Akash …I am enrolled in your nutrition course on udemy. One would think I knew a little about food value having been doing it for well over half a century …but here in the states our diet has been so compromised with prepackaged food that is microwaved and then scoffed down. SO … I’m very grateful for your course. This particular article on “DALS” is it a way of preparing legumes or an Indian name for legumes? also we have a split pea soup here in the states. Does the cooking of legumes strip away their nutritional value? I appreciate your instruction and if there is a prayer of my body changing to look half as good as yours …

Smita
Smita
2 years ago

Hi Akash , thanks for an informative article on Dals . Can you also tell about the nutrient values of chickpeas , Rajma , black channa .
which form of these beans they should be consumed ? ( Flour or as whole ). Besan vs sattoo?? Thanks

Manish pathak
Manish pathak
Reply to  Akash Sehrawat
2 years ago

Good sir

Kirti
Kirti
Reply to  Vasudeva S
2 years ago

Hello Akash,
Thanks for the wonderful information. I am totally agree with you, as a vegetarian person I can understand how it is difficult to take protein from food. Beans, nuts, paneer, tofu, I can’t eat daily. Pulses are the best and cheap source of plant protein. Even they are rich in fiber which improve our digestive system. Overall good choice for vegetarian as protein source.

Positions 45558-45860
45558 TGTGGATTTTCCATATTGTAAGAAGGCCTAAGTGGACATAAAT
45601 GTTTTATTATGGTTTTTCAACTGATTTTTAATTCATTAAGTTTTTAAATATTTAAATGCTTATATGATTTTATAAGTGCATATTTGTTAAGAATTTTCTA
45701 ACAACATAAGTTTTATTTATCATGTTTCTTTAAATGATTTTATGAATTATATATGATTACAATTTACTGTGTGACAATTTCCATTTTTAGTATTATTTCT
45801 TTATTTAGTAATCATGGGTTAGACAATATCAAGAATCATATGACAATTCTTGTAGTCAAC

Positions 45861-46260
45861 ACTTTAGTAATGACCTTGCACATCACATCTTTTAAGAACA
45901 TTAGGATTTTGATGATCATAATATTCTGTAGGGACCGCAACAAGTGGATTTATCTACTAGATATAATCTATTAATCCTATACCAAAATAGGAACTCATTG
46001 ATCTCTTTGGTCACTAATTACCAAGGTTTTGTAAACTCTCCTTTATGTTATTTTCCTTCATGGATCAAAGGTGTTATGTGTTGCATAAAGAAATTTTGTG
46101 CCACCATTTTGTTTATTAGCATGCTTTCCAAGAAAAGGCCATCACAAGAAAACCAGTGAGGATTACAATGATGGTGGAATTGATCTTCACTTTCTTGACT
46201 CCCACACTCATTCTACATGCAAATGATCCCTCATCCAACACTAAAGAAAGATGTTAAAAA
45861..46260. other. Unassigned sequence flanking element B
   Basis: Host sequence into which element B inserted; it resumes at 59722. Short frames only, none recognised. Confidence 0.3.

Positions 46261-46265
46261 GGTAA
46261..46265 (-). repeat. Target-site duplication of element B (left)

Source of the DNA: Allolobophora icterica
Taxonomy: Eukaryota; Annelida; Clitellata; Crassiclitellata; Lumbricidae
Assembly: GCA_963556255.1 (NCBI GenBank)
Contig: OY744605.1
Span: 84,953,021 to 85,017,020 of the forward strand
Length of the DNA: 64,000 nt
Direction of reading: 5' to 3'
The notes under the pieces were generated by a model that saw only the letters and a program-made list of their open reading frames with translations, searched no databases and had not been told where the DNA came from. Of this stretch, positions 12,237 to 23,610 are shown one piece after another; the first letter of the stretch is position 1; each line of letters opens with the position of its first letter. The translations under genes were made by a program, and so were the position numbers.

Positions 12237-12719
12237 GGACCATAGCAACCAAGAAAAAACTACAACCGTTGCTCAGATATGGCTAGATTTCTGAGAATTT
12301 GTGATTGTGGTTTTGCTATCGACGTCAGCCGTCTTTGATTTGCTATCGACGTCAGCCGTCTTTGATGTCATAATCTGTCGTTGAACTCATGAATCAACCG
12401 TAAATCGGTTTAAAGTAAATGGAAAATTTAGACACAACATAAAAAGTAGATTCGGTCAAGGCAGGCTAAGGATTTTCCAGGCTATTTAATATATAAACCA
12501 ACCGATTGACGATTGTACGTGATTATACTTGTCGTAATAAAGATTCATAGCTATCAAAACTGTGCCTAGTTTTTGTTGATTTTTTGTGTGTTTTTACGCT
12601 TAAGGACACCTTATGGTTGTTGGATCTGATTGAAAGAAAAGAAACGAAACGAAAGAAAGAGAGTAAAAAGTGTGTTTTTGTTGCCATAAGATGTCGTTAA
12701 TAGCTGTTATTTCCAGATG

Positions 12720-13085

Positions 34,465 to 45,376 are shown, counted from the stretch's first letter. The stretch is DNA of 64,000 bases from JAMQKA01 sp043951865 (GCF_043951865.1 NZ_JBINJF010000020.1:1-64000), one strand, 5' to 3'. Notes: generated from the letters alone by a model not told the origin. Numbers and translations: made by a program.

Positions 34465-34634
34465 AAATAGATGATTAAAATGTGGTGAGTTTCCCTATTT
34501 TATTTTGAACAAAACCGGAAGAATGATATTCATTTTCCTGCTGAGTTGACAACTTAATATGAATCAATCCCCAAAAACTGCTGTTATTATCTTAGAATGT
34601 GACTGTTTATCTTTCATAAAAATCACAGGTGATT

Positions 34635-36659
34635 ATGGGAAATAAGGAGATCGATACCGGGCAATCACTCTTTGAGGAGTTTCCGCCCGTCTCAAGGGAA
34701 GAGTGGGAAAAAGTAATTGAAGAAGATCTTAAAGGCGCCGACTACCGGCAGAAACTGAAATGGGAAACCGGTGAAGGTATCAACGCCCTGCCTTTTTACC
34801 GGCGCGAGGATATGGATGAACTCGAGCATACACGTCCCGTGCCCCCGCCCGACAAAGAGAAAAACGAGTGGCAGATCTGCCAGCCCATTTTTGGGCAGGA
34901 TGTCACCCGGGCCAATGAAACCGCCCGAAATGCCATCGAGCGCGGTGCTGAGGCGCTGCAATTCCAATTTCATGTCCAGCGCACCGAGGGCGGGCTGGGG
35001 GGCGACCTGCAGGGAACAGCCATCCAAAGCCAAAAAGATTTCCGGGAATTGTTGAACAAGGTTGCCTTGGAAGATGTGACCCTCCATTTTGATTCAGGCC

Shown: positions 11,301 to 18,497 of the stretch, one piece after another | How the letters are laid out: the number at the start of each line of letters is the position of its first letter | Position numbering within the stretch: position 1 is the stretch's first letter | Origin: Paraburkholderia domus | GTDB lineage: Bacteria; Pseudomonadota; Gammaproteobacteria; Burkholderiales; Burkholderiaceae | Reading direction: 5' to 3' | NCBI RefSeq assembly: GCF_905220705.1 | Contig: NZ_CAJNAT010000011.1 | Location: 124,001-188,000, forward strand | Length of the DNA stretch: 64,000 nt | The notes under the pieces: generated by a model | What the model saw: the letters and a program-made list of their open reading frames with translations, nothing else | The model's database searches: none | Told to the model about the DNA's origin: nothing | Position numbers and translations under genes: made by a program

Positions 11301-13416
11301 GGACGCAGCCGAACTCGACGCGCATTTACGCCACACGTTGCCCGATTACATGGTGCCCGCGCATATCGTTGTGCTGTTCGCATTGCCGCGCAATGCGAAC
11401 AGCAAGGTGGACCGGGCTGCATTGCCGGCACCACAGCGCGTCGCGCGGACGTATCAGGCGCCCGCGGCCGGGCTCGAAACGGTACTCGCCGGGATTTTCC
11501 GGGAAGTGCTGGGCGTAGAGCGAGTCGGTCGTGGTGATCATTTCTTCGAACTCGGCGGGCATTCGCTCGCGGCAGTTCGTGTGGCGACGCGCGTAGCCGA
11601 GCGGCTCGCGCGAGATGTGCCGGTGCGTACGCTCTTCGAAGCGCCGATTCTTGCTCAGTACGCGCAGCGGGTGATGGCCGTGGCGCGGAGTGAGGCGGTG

Thanks.

Francis Sampaia
Francis Sampaia
2 months ago

Thanks a ton for finding the time to line all of this out for us. This kind of posting has been quite helpful if you ask me.

Drucilla Stoot
Drucilla Stoot
2 months ago

Your blog never ceases to amaze me, it is very well written and organized.**”*,

Cristie Curameng
Cristie Curameng
1 month ago

There is clearly a lot to know about this. I think you made various good points in features also.

fabulousbodyadmin
fabulousbodyadmin
Admin
Reply to  Cristie Curameng
1 month ago

Hi Cristie,

Thank you for your kind words. 🙂

Regards,
Kunal

fabulousbodyadmin
fabulousbodyadmin
Admin
Reply to  Drucilla Stoot
1 month ago

Hi Drucilla,

Thank you for your kind words. 🙂

Regards,
Kunal

fabulousbodyadmin
fabulousbodyadmin
Admin
Reply to  Francis Sampaia
1 month ago

Hi Francis,

Your words mean a lot to us. Thank you!

Regards,
Kunal